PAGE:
Many people are already aware of nebulizer treatments to help with breathing during asthma attacks and other pulmonary conditions.
What many people may not be aware of is that such nebulizer treatments can also potentially be used for chronic sinus infections. One of the best known companies offering such treatment is Sinus Dynamics.
Using one of several different nebulizers, compounded liquid medications (antibiotics and/or steroids) selected by the physician are nebulized/atomized which the patient then breathes into the nasal passages. The small size of the particles allow medication to theoretically move through the tiniest of sinus openings directly onto the infected tissue. Treatments are quick generally lasting 3 – 5 minutes (depending on medication and device). Here’s a video demonstrating how it is used.
Sinus Dynamics™ specifically is contracted by over 14,000 insurance companies across the nation, which means that most patients are able to receive their treatment for little to no cost out of pocket.
Most ENT doctors are already familiar with this product.
Personally, I prescribe Read more »
*This blog post was originally published at Fauquier ENT Blog*
Lupus, an autoimmune disease, [recently] turned up on the front page of the Wall Street Journal (WSJ). It cropped up, also, on the first page of the New York Times business section, and elsewhere. Scientific American published a nice online review just now. The reason is that the FDA has approved a new monoclonal antibody for treatment of this condition.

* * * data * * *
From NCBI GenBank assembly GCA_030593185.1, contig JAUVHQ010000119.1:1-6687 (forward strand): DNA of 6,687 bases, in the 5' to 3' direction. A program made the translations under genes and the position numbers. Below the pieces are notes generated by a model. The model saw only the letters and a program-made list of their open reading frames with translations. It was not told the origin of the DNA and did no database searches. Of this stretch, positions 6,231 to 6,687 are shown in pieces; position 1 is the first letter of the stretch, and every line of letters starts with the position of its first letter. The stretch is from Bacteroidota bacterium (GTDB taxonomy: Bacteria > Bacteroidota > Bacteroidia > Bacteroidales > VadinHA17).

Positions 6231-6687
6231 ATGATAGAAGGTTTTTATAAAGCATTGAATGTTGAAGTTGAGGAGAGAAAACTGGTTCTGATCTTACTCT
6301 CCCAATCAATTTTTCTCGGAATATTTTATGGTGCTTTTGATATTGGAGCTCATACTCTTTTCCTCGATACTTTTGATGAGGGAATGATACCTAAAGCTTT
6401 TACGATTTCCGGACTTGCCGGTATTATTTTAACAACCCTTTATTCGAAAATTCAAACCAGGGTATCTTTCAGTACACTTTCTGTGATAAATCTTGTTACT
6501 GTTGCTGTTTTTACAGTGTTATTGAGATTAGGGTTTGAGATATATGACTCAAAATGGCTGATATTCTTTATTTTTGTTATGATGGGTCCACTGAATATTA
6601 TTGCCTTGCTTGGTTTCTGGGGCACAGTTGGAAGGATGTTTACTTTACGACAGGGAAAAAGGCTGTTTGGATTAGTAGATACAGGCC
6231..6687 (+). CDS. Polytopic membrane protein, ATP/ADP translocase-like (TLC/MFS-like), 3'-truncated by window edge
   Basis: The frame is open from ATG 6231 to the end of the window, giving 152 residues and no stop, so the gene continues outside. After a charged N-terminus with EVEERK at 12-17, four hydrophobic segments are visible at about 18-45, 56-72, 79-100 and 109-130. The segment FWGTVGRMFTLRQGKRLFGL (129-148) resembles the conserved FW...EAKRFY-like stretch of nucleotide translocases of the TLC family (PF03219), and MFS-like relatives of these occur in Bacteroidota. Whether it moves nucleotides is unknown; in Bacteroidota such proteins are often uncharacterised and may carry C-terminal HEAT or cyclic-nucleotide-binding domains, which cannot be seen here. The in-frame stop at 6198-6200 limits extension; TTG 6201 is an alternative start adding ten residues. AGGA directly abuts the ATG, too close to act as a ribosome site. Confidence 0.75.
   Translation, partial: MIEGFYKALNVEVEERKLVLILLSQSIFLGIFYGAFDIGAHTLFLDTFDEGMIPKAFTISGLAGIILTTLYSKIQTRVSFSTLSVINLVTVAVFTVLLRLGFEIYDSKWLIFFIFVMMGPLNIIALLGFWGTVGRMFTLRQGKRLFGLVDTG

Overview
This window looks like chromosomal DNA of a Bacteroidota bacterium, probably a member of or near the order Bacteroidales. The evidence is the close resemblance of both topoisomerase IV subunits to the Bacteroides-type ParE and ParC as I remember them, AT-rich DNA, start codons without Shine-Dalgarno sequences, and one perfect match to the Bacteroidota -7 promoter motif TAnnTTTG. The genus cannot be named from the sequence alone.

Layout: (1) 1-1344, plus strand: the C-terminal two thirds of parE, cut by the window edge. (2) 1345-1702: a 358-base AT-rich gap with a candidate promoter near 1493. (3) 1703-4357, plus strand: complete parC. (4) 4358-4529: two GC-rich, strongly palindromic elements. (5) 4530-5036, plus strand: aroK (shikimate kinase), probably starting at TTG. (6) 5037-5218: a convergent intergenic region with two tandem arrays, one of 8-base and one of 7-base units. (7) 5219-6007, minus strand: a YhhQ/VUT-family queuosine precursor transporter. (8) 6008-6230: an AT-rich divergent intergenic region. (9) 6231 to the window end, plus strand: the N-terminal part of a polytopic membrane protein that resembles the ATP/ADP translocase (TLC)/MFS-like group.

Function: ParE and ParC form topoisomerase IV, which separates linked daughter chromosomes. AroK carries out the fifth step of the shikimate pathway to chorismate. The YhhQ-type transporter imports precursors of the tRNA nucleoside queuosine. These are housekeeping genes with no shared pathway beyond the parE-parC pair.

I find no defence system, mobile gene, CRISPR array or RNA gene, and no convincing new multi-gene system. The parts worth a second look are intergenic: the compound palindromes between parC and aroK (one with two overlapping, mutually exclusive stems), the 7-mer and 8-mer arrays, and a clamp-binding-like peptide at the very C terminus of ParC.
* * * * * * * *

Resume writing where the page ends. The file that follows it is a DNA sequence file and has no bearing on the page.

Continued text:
The drug belimumab (Benlysta), targets a molecule called BlyS (B-lymphocyte Stimulator). The newspapers uniformly emphasize that this drug marks some sort of triumph for Human Genome Sciences, a biotech company that first reported on BlyS in the journal Science way back in 1999. BlyS triggers B cells to produce antibodies that in patients with lupus tend to bind and destroy their own cells’ needed machinery, causing various joint, lung, liver, kidney, brain, blood vessel and other sometimes life-threatening problems. So if and when Benlysta works, it probably does so by blocking aberrant autoimmune B-cell activity.
The newspapers don’t give a lot of details on the drug’s effectiveness, except that it appears to help roughly one in 11 patients, and the main benefit may be that some lupus patients on Benlysta can reduce their use of steroids, which have long-term and toxic effects on many organs. The most recent major medical publication on a trial on the drug came out in the Lancet two weeks ago.
Some reported caveats are that the drug has not been adequately tested or approved for patients with severe kidney or neurological manifestations of the disease, and that its activity, marginal as it is, appears to be less in patients of African heritage based on trials completed thus far. Additional trials are in the works.
The drug is expensive, to the updated tune of $35,000 per year. According to the WSJ: “Estimates of how many Americans are affected range from 161,000 to 1.5 million.” (How’s that for a wide ballpark figure? Likely a function of how hard it is to define and establish diagnosis for this disease, which anticipates how hard it will be to measure this drug’s effects — see below.) The same WSJ piece says analysts expect the drug to become a blockbuster, with annual sales eventually topping $1 billion. Read more »